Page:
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Play - A summer of code project

This wiki page is about a summer of code project proposed by Erik Beerepoot. The mailing list entry is here A pdf version of this proposal is also available at my website


This summer of code project proposes to extend Elements, a python wrapper around a 2D physics engine called box2d. After extending elements & writing extensive documentation for use with the XO laptop, I will use it to create a physics educational tool called "Play!" - for Physical science Learning And Discovery. "Play!" will provide an intuitive interface for kids to learn elementary physics concepts like Gravity, Projectile motion, Angular motion, and more.

Detailed Description

This project consists of three main parts:

  1. Extend the elements API
  2. Document the element API
  3. Write "Play!"

1. Extend the elements API

The first thing that will be done in this summer of code project will be the extension of the Elements API to larger subset of the desired functionality.
Currently, elements supports only part of what is possible with the Box2D engine, and I propose to change this.

First off, I will implement support for concave polygons. As you can see on the picture on the right, a convex polygon is a polygon that has no interior angles greater than 180 degrees.
This means there can be no "indentation" - not having this option makes many shapes impossible. I will add this functionality to Elements.

Secondly, I will add support for joints to the elements API. I will implement Revolute, prismatic, distance, pulley, gear and mouse joints. This will make it possible to create simple transmission systems, hinging systems, pulleys, rotation, and much more. Thus, this is a crucial feature for a Elements to support. After implementing these features, developers for the XO laptop will have a simple to use, accurate & extensive physics API available, and it will be trivial to support physics and their activities & games.

Note: This part of the project is in progress & will have to be re-evaluated at the commencement of the summer of code.

2. Document the elements API

Documentation is crucial for any Open Source project. To effectively be able to use the Elements API, I propose to write extensive documentation to cover all aspects of the elements API. This will lower the so-called "activation energy" of using the Elements API, and will make it even simpler to use physics simulation in XO activities. It will also increase developers interest in the API, which ultimately will lead to a more stable, well supported, more accurate & more extensive physics simulator, at the benefit of the OLPC community. In addition, I will also write several examples specifically geared towards the XO laptop to illustrate the proper use of the Elements API in developers activities and games.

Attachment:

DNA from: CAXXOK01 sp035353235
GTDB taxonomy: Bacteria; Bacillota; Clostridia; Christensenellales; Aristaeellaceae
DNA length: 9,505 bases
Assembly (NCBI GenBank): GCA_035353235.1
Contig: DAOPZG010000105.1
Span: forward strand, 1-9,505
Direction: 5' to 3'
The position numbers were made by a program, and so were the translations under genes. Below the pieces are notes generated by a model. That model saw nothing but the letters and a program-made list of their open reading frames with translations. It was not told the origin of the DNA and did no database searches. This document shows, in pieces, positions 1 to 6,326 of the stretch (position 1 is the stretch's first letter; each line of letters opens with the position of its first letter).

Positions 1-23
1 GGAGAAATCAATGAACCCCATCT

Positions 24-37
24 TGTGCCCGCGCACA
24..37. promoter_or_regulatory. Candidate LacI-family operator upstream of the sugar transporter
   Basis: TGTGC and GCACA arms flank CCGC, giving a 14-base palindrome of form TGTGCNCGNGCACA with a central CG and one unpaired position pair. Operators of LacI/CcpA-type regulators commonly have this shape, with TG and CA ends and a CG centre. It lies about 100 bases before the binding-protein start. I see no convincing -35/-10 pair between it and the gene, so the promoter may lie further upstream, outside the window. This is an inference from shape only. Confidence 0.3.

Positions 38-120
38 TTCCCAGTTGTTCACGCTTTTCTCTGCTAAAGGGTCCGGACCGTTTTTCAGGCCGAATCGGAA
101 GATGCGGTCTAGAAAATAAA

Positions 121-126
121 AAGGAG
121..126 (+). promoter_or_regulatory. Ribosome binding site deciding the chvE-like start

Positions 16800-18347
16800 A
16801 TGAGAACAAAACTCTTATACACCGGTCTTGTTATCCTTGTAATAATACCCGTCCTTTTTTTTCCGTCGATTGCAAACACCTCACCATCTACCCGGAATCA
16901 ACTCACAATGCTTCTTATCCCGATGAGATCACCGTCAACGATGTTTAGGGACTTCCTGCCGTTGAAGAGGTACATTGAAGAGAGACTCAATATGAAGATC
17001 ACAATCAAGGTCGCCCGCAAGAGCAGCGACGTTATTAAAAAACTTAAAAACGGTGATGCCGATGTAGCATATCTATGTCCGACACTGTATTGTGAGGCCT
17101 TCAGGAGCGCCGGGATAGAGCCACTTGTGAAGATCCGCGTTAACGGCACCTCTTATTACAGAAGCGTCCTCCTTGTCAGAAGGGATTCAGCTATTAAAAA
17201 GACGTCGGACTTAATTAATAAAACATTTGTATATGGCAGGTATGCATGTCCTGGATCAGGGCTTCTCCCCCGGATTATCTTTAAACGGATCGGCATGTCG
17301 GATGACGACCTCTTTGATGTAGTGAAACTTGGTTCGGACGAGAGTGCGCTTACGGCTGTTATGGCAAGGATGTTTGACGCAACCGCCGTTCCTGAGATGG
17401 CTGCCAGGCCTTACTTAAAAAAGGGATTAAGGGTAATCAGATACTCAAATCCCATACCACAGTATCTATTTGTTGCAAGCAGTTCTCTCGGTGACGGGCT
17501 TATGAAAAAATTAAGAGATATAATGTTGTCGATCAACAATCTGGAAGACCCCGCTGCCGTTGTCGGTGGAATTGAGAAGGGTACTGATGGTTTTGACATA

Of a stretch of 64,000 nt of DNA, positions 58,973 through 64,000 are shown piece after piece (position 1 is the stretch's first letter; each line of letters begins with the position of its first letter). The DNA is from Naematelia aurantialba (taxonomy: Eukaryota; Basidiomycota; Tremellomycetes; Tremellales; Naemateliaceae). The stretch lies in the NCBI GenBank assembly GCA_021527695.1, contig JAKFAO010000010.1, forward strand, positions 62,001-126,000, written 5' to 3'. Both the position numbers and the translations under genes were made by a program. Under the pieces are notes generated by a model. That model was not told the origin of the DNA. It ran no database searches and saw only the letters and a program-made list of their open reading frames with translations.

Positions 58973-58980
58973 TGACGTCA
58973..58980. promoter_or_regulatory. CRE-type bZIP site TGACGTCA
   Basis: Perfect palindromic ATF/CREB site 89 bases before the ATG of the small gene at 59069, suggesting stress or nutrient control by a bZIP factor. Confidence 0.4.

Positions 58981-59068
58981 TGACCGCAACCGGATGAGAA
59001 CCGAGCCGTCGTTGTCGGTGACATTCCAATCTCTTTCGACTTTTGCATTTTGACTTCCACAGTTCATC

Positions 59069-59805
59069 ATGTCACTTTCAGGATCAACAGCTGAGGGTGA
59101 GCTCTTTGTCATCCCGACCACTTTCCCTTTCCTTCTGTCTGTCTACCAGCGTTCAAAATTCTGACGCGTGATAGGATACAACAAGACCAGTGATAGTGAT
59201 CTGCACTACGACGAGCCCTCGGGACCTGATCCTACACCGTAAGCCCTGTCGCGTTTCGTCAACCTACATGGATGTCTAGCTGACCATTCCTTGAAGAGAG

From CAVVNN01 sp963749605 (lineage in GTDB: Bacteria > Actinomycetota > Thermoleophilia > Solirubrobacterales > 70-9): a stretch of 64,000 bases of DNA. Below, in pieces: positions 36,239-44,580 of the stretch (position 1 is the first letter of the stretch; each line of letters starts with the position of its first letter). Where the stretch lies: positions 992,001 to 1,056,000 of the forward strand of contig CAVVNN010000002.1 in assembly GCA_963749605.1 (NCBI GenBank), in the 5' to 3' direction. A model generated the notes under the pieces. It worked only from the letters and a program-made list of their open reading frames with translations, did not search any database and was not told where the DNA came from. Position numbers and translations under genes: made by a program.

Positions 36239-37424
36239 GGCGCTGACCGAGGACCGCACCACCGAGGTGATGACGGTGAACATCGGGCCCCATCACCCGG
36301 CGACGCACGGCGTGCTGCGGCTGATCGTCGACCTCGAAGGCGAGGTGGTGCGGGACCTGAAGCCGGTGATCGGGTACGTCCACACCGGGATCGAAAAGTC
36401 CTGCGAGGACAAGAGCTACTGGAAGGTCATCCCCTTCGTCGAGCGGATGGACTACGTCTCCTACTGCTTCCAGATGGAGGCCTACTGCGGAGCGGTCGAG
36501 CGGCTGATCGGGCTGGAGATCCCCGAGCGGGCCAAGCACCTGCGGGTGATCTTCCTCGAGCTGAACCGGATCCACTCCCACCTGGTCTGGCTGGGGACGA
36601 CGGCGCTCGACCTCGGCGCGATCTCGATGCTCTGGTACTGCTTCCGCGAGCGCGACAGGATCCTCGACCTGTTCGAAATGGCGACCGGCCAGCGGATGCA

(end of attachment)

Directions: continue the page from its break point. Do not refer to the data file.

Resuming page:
3. Write "Play!"

The last (&largest) part of the summer will be devoted to writing an educational physics tool I have dubbed "Play!" for "Physical science Learning And discoverY." This tool will use the power of elements to provide an intuitive physics learning activity for young children. It will include the following features:

  • Use the features of elements in an intuitive manner, using simple pictorial demonstration of actions [1].
  • Learn physical concepts like Gravity, Torque, Project motion, angular, etc. Through a very realistic interaction with the objects present in a given scene.
  • Provide simple ways to create a wide variety of objects and then interact with them by means of moving, scaling, throwing, linking, and other simple motions.
  • The user can create objects and watch the scene “come to life” through the interaction with other objects in the scene.
  • Use the XO networking capabilities to share user created scenarios

"Play!" will follow a few guiding principles in it's development.